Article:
Partnership for Public Service announced the 29 finalists for its annual Samuel J. Heyman Service to America Medals.
Almost 40% of OMB survey participants choose strongly disagree when presented with the statement, "my organization's senior leaders maintain high standards for honesty and integrity."
Public Service Recognition Week begins May 2—marking an annual tradition of a week filled with events hosting and honoring public servants, at the local, state and federal level, for their valuable contributions to society.
This special leave will be available through the end of the fiscal year or until the $570 million fund is exhausted, OPM documents say.
The Merit Systems Protection Board has been without Senate-confirmed leadership since March 2019 and without a quorum to decide appeals since January 2017.
The COVID-19 pandemic has turned workplaces worldwide upside-down, shuttering crowded office centers and shifting thousands of workers to telework—shaking up decades-long patterns in which a physical commute separated home life and work.
The White House, in a new Executive Order, acted this week to ensure that federal contractors pay workers a minimum wage of $15 per hour.
The survey documents the rapid change to teleworking postures in government under the COVID-19 pandemic.
Feds overwhelmingly want to keep the ability to telework additional days each week, according to the results of a survey released by the National Treasury Employees Union.
At least 50 employees of the Transportation Security Administration have volunteered to work with the Federal Emergency Management Agency’s big push to help staff vaccine efforts across the country—working on FEMA’s Surge Capacity Force.
Even though millions of the public celebrated on April 20, or “4/20,” a moniker matching popular slang used for the prolific weed, most feds know, the easing in the use of “weed” products for most people isn’t the case for them.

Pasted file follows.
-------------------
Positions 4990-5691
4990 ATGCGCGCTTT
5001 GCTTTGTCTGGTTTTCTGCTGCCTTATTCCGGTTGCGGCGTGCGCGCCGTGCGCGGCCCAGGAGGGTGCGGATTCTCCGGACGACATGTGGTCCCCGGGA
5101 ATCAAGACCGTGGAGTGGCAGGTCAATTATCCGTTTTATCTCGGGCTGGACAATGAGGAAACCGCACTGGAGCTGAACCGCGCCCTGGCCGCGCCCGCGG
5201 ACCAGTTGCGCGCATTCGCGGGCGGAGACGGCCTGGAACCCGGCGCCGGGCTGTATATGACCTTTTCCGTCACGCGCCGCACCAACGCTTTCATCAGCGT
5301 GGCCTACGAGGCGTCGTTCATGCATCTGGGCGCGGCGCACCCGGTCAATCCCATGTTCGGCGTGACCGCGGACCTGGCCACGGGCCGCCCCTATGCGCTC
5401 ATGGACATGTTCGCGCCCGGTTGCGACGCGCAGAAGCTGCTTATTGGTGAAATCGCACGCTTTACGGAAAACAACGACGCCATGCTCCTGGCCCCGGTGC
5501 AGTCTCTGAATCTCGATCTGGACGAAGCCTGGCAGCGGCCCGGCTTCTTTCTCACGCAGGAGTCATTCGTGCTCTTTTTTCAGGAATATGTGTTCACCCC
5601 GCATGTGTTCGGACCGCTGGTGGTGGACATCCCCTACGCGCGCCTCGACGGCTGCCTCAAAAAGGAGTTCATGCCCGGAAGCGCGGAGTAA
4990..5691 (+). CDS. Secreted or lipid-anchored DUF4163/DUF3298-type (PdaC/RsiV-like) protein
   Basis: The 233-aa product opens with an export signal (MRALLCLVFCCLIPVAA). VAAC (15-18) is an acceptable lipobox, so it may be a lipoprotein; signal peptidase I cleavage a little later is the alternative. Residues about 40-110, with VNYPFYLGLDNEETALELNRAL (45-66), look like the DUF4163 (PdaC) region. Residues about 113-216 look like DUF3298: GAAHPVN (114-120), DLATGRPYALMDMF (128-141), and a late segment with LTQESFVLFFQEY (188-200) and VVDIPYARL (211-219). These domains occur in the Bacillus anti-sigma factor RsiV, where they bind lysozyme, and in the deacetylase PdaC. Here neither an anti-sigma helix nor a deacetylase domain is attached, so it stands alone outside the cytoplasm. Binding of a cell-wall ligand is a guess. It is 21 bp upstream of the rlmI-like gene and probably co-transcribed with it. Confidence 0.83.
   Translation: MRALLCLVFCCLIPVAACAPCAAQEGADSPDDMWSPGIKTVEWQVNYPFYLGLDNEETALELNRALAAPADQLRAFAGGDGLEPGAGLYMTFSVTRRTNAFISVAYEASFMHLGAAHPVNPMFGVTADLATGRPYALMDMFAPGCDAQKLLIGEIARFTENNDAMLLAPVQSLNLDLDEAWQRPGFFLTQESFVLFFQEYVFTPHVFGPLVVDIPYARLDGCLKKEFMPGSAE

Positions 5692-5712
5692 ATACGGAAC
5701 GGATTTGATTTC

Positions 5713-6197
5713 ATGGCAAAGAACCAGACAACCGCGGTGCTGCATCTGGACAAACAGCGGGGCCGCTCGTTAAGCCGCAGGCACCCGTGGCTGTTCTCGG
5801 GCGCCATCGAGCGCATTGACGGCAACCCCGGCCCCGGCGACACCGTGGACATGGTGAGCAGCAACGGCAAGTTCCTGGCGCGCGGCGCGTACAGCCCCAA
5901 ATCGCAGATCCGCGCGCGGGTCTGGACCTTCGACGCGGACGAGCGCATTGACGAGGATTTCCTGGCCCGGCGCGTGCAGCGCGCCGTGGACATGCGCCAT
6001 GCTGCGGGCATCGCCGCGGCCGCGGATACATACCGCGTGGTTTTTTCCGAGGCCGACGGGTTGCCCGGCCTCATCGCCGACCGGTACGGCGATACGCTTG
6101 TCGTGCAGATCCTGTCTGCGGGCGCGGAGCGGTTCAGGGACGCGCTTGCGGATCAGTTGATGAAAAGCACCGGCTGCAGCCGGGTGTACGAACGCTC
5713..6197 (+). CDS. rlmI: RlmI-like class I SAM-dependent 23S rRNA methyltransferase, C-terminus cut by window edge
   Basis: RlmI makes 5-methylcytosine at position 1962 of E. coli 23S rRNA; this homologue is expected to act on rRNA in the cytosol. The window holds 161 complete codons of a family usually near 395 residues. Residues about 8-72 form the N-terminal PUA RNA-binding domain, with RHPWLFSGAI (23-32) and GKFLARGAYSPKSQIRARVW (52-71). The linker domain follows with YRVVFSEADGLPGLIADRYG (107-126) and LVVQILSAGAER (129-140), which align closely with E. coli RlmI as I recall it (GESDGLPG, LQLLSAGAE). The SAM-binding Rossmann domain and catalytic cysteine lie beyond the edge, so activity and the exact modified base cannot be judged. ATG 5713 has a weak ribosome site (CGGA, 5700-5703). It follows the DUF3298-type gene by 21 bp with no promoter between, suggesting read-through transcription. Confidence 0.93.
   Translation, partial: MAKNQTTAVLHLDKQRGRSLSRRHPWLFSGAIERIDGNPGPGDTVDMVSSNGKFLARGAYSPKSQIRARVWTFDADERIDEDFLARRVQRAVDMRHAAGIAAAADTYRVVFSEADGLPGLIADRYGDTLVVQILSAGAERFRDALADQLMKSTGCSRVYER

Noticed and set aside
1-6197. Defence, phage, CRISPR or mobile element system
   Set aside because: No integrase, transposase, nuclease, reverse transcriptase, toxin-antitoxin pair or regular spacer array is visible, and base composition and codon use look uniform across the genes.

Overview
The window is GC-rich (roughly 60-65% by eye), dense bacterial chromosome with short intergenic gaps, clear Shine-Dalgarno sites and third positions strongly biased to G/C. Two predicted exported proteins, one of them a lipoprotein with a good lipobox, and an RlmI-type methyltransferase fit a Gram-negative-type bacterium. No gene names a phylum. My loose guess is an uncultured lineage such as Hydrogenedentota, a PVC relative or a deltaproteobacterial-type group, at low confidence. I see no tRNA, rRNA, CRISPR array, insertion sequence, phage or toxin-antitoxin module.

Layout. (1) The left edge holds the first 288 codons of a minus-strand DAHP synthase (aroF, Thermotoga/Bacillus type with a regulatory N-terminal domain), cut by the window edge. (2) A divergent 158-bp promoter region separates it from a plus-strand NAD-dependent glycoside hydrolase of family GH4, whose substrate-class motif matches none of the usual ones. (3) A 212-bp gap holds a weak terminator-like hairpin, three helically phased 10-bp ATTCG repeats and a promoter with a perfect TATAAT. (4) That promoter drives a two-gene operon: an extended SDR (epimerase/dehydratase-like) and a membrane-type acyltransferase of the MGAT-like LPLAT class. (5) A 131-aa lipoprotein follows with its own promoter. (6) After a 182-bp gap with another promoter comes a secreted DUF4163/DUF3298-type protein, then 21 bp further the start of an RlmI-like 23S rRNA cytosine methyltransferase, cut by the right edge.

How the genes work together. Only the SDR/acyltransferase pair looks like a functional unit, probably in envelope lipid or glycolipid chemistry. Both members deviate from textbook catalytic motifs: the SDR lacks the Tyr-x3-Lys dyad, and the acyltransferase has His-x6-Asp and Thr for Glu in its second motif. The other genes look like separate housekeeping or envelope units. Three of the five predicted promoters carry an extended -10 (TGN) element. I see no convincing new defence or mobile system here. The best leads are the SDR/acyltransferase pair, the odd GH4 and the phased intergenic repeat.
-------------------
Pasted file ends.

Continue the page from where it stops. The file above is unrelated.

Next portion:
Kiran Ahuja, a veteran of the Office of Personnel Management, told lawmakers that she thinks that the lack of consistent leadership in the top position at OPM has taken a toll on the ability of the agency to complete longer term IT modernization projects.
The Defense Department is developing a new policy series aimed at improving the cyber workforce, but it has substantial work to do to recruit the talent needed in the future.
For most feds, their employing agency and the Office of Personnel Management do a decent job of managing pay and benefits records—and, when the time comes, calculating and initiating properly calculated retirement pay.
The measure, which would expand the hiring authorities of the director of the National Science Foundation, "bears a striking resemblance" to Schedule F, said AFGE national president Everett Kelley.
The Office of Personnel Management is teeing up guidance as it looks to a future where more feds work remotely under a pay system not necessarily designed for large numbers of workers’ homes and office locations to be separated by the substantial physical distances that technology enables.
The Biden administration, from its earliest days in January, made it known it is pushing to ensure not only will all federal employees get a $15-per-hour minimum wage, but so too will federal contractors.
Tight-knit organizations of all kinds—everything from kids’ clubs, to sports teams, to, yes, military services—traditionally make new recruits put up with unpleasant initiation rituals. Nowadays, however, in the military there is supposed to be—and there is, under the law—a bright line between acceptable benign rites and unacceptable brutal mistreatment. Yet, the latter—"hazing”—sometimes remains a fact of life for servicemembers.
If you’re a federal employee—and approaching retirement—there are a number of documents to assemble, whether in paper or electronic form, in preparing to file for your benefits.